Early hype suggests the novel may resonate equally with adults and teens. The book has already sold in 23 countries, and 16 of the foreign publishers will release it as an adult novel. In Britain, Penguin U.K. will publish two versions—adult and "YA"—with separate covers and marketing campaigns. In the U.S., Penguin is featuring the book in both its adult and young adult catalogs, and has been promoting it with adult book clubs.

"Between Shades of Gray" is narrated by Lina, a 15-year-old aspiring artist, in stark, unsparing prose. The tale is at once a suspenseful, drama-packed survival story, a romance and an intricately researched work of historical fiction. It opens in 1941 as Soviet secret police arrive at Lina's home and force her family onto trains with thousands of other Lithuanians who are targeted as dissidents and shipped to work camps. Lina, unaware of the deprivation ahead, grabs ribbons and a hair brush but leaves behind a loaf of bread. Separated from her father, Lina and her mother and brother are sent to a collective beet farm where they are given tiny rations of bread, then moved to a camp in Siberia, where dozens of prisoners freeze and starve to death.

Ms. Sepetys, a Michigan native who lives in Nashville, speaks with a cheery, Midwestern twang when describing her Lithuanian roots. Her father's family fled that country during the Russian occupation.

In 2003, Ms. Sepetys was running her artistic management firm and "bailing rock stars out of jail" when she decided to write a YA novel. Touring with musicians, among them guitarist Steve Vai, left little time to write, so she spoke her novel into a voice recorder while driving.

During two research trips to Lithuania, Ms. Sepetys interviewed some 25 survivors, family members, historians and politicians about Soviet occupation, when thousands of Lithuanians were deported to Siberian gulags.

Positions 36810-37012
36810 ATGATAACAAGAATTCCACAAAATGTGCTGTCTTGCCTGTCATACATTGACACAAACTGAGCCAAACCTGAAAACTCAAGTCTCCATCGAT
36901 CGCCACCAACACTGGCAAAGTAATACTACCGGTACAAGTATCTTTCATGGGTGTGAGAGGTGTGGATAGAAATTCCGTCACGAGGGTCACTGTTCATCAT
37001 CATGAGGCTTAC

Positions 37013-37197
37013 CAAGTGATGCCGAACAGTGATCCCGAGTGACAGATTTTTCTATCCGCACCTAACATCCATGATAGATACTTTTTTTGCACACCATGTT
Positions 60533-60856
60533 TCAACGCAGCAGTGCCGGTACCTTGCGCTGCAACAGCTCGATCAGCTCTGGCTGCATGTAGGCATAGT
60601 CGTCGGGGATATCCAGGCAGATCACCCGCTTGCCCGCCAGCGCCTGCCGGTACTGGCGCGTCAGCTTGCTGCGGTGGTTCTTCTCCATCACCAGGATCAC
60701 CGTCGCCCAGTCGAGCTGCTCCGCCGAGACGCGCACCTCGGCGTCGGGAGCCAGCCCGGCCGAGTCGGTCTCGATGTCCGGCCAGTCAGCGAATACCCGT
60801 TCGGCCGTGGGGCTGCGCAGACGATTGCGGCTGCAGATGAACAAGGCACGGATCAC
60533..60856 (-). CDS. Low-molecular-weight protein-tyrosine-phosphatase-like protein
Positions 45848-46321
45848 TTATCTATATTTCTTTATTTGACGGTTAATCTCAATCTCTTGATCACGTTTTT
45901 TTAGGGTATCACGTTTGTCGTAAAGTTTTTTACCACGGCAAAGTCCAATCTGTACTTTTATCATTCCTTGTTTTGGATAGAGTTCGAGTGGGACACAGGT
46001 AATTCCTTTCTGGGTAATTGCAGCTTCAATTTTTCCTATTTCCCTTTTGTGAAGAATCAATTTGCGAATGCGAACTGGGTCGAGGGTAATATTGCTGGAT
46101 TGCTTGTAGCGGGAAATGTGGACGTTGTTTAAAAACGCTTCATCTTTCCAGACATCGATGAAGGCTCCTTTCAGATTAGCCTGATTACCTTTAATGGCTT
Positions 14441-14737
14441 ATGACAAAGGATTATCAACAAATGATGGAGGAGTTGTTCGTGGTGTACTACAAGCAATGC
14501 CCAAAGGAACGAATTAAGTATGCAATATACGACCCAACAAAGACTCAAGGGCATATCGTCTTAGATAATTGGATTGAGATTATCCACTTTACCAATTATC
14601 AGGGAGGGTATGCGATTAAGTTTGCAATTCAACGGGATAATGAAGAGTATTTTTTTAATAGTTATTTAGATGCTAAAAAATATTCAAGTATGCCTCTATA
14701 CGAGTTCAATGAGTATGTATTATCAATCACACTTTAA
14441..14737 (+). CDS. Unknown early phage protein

She spent 20 hours in a historical immersion program at a former Soviet prison in Latvia, which she now calls "one of the stupidest decisions I've ever made." She and the other "inmates" were deprived of food and water, interrogated and roughed up. She ruptured a spinal disk when a re-enactor stood on her back while she did push-ups, and encountered huge rats and human feces around the prison, though she is quick to note that her suffering was minor compared with that of actual prisoners.

Many of the anecdotes and details in the book come from interviews with survivors, Ms. Sepetys says. One woman told her she learned to speak Russian by reading a Russian translation of Charles Dickens' "Dombey and Son," as the book's protagonist does. Another said the last time she saw her father was in the train yard, where he handed her his wedding ring and a piece of ham through a train's bathroom hole—a scene enacted in the book.

The first draft was unbearably dark. "I killed practically everyone," Ms. Sepetys said. She went through eight revisions with her agent before they shopped it. Tamra Tuller, Ms. Sepetys' editor at Philomel, Penguin's young adult imprint, suggested bringing some characters back to life and leaving the fate of others open- ended to inject more hope into the narrative.